Report on Mayon (Philippines) — 24 August-30 August 2005
Smithsonian / US Geological Survey Weekly Volcanic Activity Report, 24 August-30 August 2005
Managing Editor: Gari Mayberry
Please cite this report as:
Global Volcanism Program, 2005. Report on Mayon (Philippines). In: Mayberry, G (ed.), Weekly Volcanic Activity Report, 24 August-30 August 2005. Smithsonian Institution and US Geological Survey.
13.257°N, 123.685°E; summit elev. 2462 m
All times are local (unless otherwise noted)
PHIVOLCS reported on 23 August that an aerial survey of Mayon conducted on 17 August revealed that lava had accumulated within the volcano's summit crater. The lava dome was extruding very slowly and the volume of lava was contained within the crater. PHIVOLCS warned that the volcano remains at Alert Level 2, and that people cannot enter the Permanent Danger Zone of 6 km radius around the volcano.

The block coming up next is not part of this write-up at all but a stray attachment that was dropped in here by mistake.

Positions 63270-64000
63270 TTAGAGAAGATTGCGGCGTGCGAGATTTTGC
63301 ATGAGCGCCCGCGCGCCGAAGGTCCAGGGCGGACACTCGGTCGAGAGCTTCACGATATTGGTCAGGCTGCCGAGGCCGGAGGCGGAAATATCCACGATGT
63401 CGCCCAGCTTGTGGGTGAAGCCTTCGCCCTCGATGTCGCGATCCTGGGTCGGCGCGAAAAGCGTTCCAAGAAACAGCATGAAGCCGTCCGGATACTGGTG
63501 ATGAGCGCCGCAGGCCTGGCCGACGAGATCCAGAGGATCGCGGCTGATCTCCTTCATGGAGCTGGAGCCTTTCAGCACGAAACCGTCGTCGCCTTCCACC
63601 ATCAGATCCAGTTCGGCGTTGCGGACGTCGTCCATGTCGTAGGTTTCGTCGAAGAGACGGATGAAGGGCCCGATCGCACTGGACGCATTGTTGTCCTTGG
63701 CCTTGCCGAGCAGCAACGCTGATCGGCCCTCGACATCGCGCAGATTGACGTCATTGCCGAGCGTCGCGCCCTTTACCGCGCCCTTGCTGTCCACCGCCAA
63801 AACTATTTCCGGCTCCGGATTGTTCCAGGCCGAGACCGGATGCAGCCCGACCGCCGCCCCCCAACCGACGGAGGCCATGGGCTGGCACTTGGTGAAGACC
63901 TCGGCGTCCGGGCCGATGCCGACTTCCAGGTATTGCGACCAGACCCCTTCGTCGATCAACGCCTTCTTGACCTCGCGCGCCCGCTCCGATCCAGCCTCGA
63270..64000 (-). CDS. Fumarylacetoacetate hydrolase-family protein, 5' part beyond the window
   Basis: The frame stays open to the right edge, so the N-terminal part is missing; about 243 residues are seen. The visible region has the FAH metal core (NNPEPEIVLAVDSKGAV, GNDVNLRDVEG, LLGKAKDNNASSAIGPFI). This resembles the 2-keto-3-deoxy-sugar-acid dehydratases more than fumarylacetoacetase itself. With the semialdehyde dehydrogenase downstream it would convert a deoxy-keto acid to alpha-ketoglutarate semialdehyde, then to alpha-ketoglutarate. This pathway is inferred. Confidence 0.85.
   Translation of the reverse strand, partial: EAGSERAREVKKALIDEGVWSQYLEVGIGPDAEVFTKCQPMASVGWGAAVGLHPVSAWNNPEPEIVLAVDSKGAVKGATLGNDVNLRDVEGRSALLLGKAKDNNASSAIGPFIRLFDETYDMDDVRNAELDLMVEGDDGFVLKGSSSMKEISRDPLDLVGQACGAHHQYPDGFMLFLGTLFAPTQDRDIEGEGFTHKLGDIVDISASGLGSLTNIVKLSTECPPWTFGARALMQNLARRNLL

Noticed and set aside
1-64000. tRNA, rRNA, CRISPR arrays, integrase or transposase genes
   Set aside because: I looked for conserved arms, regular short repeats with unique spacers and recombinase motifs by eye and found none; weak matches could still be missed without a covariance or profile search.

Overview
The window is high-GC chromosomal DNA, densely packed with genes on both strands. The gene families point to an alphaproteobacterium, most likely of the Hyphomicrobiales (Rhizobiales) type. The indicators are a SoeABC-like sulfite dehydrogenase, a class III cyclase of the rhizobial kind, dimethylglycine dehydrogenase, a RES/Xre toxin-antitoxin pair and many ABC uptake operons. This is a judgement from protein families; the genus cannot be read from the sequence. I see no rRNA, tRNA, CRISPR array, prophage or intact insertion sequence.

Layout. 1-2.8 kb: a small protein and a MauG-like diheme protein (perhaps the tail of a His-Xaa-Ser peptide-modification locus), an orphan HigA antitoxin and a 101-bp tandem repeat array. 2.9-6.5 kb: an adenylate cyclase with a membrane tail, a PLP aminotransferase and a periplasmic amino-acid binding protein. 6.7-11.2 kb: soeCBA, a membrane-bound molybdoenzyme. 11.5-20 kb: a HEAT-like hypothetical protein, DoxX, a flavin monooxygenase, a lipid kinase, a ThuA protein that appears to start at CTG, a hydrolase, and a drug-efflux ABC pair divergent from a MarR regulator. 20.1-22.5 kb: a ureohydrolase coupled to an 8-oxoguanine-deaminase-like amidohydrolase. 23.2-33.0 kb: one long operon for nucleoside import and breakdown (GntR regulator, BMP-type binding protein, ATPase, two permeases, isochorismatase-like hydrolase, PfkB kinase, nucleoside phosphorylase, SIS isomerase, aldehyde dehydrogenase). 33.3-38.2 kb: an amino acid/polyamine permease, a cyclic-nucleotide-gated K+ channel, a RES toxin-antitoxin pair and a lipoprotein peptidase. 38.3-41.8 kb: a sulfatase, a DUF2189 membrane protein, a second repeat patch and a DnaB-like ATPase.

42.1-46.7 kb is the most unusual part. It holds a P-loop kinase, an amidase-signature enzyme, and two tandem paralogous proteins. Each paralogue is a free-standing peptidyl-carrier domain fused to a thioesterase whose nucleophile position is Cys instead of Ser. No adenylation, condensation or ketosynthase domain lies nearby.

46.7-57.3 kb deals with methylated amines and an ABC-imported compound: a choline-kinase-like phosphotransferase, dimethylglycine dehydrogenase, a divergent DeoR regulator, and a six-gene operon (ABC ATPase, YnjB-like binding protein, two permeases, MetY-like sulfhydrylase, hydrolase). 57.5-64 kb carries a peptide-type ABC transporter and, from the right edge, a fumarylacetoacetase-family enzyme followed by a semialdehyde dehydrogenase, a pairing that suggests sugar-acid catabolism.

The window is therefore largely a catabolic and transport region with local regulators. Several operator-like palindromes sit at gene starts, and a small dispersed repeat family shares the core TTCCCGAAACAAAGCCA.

Geologic Background. Beautifully symmetrical Mayon, which rises above the Albay Gulf NW of Legazpi City, is the Philippines' most active volcano. The structurally simple edifice has steep upper slopes averaging 35-40 degrees that are capped by a small summit crater. Historical eruptions date back to 1616 and range from Strombolian to basaltic Plinian, with cyclical activity beginning with basaltic eruptions, followed by longer term andesitic lava flows. Eruptions occur predominately from the central conduit and have also produced lava flows that travel far down the flanks. Pyroclastic flows and mudflows have commonly swept down many of the approximately 40 ravines that radiate from the summit and have often devastated populated lowland areas. A violent eruption in 1814 killed more than 1,200 people and devastated several towns.